October 2016, the atmosphere above Mars: ExoMars, a joint European and Russian astrobiology project, has just reached its destination and is preparing for the most delicate part of the mission.
The descent module Schiaparelli enters the nearly non-existent Martian atmosphere at a speed of 21,000 km/h. The friction generates temperatures that would be hot enough to fry the spacecraft if it were not equipped with a heat shield able to withstand 1,750ºC. This shell also serves to slow the craft down.
The ExoMars mission, which is costing €1.3 billion, required the development of new technologies to which seven Spanish companies have contributed
Three minutes later, an enormous 12-meter-wide parachute opens. When the lander is at an altitude of around 1,200 meters, its retro-propellers kick in and slow it down almost to a stop. As the unit hovers over the Martian surface, the propellers turn off and the lander drops suddenly from two meters above ground level.
And this is where the hard part begins.
To ensure that the module does not land face down, rendering it useless, designers had to come up with a structure able to absorb the shock of the impact against the hard, rocky soil of Mars.
“The inside of the material has a honeycomb-like structure; when it receives the impact, it crushes, which is key because that way we prevent the module from bouncing off the ground, being knocked over or thrown off course,” says Eduardo Urgoiti, air and space project director for Sener, the Spanish company that developed this and other components for ExoMars.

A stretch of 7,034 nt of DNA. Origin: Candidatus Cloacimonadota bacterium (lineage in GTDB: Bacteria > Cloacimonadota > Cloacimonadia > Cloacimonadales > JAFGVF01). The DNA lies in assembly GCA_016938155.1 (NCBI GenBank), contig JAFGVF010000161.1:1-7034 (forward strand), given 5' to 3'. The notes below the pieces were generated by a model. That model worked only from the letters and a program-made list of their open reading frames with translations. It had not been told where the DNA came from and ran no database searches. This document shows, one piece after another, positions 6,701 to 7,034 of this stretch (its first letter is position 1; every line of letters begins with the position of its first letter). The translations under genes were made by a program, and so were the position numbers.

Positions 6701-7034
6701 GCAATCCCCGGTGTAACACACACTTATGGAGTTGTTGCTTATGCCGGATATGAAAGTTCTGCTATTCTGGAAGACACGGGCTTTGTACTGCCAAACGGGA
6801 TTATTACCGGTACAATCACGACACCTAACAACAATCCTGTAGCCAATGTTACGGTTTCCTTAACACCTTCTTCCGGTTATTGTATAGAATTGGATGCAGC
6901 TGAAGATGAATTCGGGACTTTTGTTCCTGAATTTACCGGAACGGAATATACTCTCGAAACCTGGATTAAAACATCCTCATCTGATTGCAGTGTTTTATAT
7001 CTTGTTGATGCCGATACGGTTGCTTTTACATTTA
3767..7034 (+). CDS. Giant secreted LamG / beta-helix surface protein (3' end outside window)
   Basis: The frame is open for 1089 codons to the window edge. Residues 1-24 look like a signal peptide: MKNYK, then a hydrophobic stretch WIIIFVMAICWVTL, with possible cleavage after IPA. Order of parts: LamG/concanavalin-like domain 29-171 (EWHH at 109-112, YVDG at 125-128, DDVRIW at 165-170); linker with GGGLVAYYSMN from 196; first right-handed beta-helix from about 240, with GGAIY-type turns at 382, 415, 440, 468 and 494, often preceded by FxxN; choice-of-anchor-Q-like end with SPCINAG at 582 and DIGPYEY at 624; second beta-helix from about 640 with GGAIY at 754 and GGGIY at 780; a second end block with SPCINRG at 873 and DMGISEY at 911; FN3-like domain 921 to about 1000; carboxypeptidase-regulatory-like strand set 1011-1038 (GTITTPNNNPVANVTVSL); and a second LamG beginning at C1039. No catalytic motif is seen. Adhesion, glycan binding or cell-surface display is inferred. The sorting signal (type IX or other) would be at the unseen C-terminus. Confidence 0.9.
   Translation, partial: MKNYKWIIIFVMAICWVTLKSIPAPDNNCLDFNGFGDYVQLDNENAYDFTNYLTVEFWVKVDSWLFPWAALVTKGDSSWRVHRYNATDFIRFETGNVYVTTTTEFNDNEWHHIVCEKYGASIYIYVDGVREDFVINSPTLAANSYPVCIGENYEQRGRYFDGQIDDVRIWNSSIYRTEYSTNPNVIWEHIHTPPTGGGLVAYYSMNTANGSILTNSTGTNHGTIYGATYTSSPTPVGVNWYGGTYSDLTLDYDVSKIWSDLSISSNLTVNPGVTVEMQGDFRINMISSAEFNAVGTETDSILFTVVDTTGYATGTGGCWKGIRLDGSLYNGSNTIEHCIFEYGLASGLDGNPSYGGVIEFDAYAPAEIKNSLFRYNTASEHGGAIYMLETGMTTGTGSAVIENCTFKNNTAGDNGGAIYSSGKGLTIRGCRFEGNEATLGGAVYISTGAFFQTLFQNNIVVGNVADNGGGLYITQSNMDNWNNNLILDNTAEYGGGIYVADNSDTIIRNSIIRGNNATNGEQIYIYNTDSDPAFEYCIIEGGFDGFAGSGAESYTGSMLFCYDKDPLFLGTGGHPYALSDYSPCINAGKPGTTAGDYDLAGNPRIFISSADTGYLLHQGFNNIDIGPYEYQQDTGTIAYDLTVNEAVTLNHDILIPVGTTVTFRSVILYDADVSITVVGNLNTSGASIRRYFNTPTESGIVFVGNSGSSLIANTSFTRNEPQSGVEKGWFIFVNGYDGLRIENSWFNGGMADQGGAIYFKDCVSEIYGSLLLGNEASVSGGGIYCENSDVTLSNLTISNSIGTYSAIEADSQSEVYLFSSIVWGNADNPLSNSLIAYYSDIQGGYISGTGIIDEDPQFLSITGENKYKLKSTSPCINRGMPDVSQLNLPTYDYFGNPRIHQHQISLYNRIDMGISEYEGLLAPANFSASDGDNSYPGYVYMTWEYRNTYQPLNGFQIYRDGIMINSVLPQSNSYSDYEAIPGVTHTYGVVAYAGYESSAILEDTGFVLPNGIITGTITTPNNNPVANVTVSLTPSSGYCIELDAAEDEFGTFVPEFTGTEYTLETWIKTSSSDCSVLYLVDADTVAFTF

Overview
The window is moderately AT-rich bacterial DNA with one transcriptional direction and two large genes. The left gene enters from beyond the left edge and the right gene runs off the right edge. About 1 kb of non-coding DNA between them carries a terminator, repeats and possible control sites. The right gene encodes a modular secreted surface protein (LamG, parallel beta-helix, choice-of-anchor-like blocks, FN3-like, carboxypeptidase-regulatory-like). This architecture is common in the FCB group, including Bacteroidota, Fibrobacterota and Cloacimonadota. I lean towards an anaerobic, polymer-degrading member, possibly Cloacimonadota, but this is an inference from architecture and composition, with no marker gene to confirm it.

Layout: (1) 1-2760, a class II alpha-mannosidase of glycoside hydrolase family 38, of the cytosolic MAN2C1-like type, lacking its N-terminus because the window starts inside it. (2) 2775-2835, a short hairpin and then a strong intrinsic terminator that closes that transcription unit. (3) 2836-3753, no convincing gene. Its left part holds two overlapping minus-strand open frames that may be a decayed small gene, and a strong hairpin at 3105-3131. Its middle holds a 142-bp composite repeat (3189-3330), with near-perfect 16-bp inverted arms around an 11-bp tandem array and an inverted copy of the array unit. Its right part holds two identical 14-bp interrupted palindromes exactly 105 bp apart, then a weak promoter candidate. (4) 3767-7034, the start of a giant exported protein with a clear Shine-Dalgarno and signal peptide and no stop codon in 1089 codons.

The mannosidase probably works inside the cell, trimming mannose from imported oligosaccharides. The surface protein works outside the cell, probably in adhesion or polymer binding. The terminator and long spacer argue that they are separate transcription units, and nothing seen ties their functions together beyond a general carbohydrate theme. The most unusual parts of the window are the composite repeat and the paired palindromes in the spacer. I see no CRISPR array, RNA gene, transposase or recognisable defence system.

In order to create the system, it was first necessary to recreate the pressure and atmosphere found on Mars in a vacuum chamber that also contained rocks and sand similar to those on the Red Planet. The impact was rehearsed several times until the experiment reached a degree of certainty acceptable to the engineers.
“There is a 99% probability that everything will go well,” explains Urgoiti.
The heat shield, made of carbon fiber, was also partly designed and made in Spain, this time by Airbus. The aerospace company has developed a new production system exclusively for this component, which is crucial because “any deformation would make the lander go off course during its descent,” explains Carlos Samartín, head of composite materials at Airbus.
The ExoMars mission, which is costing €1.3 billion, required the development of new technologies to which seven Spanish companies have contributed.
The Schiaparelli will have a short life – two to four Martian days – because its main goal is to test the landing technology. Meanwhile, ExoMars’ second module, the Trace Gas Orbiter (TGO), will map methane sources on the planet.
This will be the first mission able to find the sources of methane and the mechanisms by which it seeps out
Miguel Ángel López, Astrophysics Institute of Andalusia
“It will take a year to reach the final orbit,” says Miguel Ángel López, a researcher at the Astrophysics Institute of Andalusia (IAA). He and other scientists at the center helped design and develop all the electronics in the Nomad gas detector, one of the four instruments aboard the TGO.
Two missions – one in 2004 and another 2014 – have detected methane sources on Mars. The discovery came as a surprise, as nobody expected to find a gas that, on Earth at least, is nearly always associated with the presence of life.
“This will be the first mission able to find the sources of methane and the mechanisms by which it seeps out,” explains López.
The mission has suffered several major setbacks, such as the US decision to pull out, although Russia has since joined the project, allowing the European Space Agency to carry on with the plans. López says Spanish contributors to the project have also experienced problems of their own, as funding for the IAA team has been frozen since 2012.
English version by Susana Urra.